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Jacques Rogge: "Early legacy planning key to producing long-term benefits"

21/11/2012

By Jacques Rogge

The final Olympic Games of my 12-year term as president of the International Olympic Committee (IOC) were received with great fanfare this summer in London. Evidence of their success continues to reach me almost daily in the form of the question: “Were they the best Games in history?”
 
As much as it would please me to simply answer in the affirmative, I know such a response would be premature. My reply is always the same: “Let history be the judge.”
 
I say this not to take anything away from the thousands of people responsible for delivering London 2012, which was clearly an across-the-board success, but to draw attention to the considerable importance the IOC places on legacy – what an Olympic host city leaves behind long after the 16 days of sporting competition are over.
 
The Olympic Games are the largest sporting event in the world and for most host cities they are the biggest and most complex project they will ever undertake. Their organisation affects the whole of the city and its population and often includes urban, economic, social and environmental development that requires the broad and cohesive involvement of city leaders, regional and national authorities, Games organisers, local communities, commercial partners and all the members of the Olympic Movement.

The IOC actively encourages each city that bids for an Olympic Games to consider from the outset how they could utilize the event to bring positive, long-lasting benefits to its area and citizens. This sort of planning typically begins a decade before the start of a Games.

By the time Chairman of the London 2012 bid committee Sebastian Coe spoke at the host city election in Singapore in 2005, for example, the London organisers already had a firm and highly detailed vision for what they wanted to deliver in 2012 and beyond.

It included the regeneration of a massive industrial wasteland in East London, providing the local community with world-class sporting venues to train and compete in, new parks and residential areas, better transport connections and infrastructure, employment and business opportunities, sustainable construction, an increase in volunteerism, and the creation of the next generation of sporting champions by inspiring young people everywhere to become more involved in physical activity.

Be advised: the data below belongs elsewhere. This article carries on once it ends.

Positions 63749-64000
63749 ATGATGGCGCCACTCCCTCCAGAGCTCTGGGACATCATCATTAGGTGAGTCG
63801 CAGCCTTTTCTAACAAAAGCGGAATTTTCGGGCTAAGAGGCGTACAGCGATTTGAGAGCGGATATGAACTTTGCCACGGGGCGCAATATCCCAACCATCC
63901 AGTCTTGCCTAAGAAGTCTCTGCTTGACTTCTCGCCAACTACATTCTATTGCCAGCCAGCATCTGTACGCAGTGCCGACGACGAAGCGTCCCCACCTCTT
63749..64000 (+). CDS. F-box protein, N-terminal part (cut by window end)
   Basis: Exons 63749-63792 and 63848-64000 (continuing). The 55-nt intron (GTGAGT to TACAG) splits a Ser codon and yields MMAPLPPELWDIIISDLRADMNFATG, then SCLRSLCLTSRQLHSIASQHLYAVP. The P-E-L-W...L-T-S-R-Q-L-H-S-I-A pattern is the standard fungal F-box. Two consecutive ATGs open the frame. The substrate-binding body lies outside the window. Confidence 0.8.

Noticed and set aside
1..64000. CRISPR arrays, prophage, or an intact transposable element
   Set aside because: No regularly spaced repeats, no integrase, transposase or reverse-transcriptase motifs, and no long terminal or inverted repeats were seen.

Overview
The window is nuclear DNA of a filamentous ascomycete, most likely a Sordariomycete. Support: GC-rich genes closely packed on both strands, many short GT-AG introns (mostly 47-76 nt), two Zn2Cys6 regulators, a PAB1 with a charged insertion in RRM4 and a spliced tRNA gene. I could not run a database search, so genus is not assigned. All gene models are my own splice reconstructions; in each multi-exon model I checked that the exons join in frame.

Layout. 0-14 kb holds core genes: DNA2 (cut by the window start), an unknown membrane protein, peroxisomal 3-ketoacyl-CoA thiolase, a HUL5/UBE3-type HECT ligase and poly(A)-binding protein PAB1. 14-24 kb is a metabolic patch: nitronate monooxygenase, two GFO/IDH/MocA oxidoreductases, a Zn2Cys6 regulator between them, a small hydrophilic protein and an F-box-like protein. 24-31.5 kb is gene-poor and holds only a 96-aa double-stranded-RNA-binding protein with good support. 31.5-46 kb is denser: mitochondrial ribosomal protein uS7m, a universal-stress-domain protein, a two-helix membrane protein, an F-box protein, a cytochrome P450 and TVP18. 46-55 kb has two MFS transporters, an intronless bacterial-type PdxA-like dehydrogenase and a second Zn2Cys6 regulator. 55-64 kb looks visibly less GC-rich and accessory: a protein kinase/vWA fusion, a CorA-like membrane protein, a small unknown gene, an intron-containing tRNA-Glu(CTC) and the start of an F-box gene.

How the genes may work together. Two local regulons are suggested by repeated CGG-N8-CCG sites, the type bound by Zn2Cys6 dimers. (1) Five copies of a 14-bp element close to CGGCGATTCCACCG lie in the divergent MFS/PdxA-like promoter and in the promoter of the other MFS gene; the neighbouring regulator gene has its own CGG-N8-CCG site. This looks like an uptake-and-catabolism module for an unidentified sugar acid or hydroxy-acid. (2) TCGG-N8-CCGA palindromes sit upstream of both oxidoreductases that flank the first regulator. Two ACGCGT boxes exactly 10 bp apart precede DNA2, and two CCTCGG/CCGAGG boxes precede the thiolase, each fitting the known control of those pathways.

The organisation of the London 2012 Games themselves cost around 2 billion pounds, much of which was covered by the IOC and private funds. But the local authorities earmarked a further 9.3 billion pounds to leverage the Games as a catalyst for rapid city development and improvement, both tangible and intangible, that would otherwise have taken decades to achieve.

London 2012 has already delivered on many of its promises and by continuing to pursue others we are optimistic that the citizens of London will benefit from the Games long into the future.

The foundations for London’s achievements in this area were firmly built on the knowledge and expertise of past Olympic Games organisers. Massive urban regeneration projects undertaken by Barcelona 1992 and Sydney 2000, environmental and sustainability standards set by Lillehammer 1994 and Vancouver 2010, and programmes to encourage volunteerism and youth participation by Beijing 2008 are just a few of the success stories from past organisers that London used as a springboard for its own Games.

As the link between past, present, and future host cities, the IOC assists Games organisers through a comprehensive transfer of knowledge programme. Organisers of upcoming Games in Russia (Sochi 2014), Brazil (Rio 2016), and South Korea (PyeongChang 2018) are already benefitting from the programme, which includes an important debriefing that the IOC organises to give future host cities a comprehensive look at what worked well at previous Olympic Games and what could be improved.

This year it was London’s turn to pass the torch at the London 2012 Debriefing in Rio de Janeiro from 17-21 November. The Debriefing focused on all aspects of Games operations, from the moment a bid city wins the right to host a Games to long after the Games conclude. These meetings were also attended by representatives of the 2020 candidate cities Istanbul, Tokyo and Madrid, as well as other stakeholders responsible for staging the Games.

The London organisers had a great deal to pass on to their successors, who were given crucial insight into, among other things, producing and remaining focused on a long-term vision for their Games, the importance of collaboration between all parties during the planning and preparation phases, and ways to integrate the public into the event.
 
The Debriefing is by no means meant to provide a cookie-cutter template for future hosts. Rather, it is intended to provide valuable lessons that host cities can adopt and adapt to fit their own unique circumstances. We encourage upcoming Games organisers to innovate and expand on what they learn and ultimately improve upon the best practices of their predecessors.

London managed to do exactly that in preparing for and delivering the Games of the XXX Olympiad. It may still be too soon to call them the greatest Games ever, but ask the same question again in 20 years and you might just get a “yes.”


 

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